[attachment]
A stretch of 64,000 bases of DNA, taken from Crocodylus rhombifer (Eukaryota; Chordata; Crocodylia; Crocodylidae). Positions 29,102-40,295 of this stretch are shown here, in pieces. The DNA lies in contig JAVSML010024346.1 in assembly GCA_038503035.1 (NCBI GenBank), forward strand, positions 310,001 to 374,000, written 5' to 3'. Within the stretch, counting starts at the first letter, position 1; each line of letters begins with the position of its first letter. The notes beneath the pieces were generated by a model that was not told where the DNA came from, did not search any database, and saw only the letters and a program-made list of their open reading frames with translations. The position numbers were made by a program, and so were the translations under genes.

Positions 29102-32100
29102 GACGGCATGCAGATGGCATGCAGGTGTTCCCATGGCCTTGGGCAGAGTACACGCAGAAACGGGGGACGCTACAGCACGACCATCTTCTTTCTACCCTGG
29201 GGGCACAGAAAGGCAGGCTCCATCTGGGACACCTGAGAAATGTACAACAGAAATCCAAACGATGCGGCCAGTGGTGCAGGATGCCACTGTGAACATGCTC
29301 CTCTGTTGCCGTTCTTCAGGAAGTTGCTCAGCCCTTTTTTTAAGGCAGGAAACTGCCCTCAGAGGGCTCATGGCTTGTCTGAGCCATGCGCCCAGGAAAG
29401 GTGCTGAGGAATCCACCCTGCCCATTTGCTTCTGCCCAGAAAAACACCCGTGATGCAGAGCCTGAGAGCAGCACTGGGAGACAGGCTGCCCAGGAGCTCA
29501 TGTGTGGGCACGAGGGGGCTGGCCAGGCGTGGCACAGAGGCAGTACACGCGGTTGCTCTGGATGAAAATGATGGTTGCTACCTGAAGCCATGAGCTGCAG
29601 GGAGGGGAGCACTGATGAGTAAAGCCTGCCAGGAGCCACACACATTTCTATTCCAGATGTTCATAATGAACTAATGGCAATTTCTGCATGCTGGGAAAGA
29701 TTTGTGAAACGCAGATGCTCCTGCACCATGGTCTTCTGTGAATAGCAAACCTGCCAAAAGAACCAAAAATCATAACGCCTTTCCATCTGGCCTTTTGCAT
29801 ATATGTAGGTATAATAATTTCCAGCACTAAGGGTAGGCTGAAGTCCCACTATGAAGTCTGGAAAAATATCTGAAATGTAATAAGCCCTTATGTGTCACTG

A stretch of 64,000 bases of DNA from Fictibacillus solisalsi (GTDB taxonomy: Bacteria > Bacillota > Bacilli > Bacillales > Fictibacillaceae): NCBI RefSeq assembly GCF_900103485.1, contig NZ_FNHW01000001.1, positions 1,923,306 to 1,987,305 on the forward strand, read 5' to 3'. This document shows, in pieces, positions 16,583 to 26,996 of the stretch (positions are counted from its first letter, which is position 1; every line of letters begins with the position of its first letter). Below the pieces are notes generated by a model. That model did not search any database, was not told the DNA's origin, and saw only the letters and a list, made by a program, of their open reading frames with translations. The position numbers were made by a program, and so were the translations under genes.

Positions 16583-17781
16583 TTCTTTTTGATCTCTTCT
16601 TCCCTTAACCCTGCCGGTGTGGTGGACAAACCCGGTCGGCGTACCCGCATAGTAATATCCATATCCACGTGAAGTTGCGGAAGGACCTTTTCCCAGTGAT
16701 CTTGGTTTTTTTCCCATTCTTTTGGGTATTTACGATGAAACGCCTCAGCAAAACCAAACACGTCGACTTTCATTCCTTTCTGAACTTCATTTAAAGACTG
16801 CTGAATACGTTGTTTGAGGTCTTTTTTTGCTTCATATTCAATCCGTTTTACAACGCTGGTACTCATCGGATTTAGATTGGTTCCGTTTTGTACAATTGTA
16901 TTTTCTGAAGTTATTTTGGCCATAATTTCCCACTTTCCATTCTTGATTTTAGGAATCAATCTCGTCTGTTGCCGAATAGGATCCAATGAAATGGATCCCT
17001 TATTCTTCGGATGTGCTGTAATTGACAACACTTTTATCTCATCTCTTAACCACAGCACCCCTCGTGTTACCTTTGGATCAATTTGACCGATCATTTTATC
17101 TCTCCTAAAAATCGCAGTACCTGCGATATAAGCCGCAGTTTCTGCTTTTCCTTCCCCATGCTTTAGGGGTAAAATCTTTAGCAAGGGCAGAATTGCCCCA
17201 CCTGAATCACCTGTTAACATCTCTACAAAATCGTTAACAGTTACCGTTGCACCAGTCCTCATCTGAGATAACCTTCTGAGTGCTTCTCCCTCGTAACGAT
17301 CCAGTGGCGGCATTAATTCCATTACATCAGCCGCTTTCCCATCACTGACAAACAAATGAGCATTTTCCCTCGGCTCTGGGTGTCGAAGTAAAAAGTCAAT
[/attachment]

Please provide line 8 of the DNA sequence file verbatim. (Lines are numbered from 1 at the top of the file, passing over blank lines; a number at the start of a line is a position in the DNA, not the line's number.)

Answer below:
29601 GGAGGGGAGCACTGATGAGTAAAGCCTGCCAGGAGCCACACACATTTCTATTCCAGATGTTCATAATGAACTAATGGCAATTTCTGCATGCTGGGAAAGA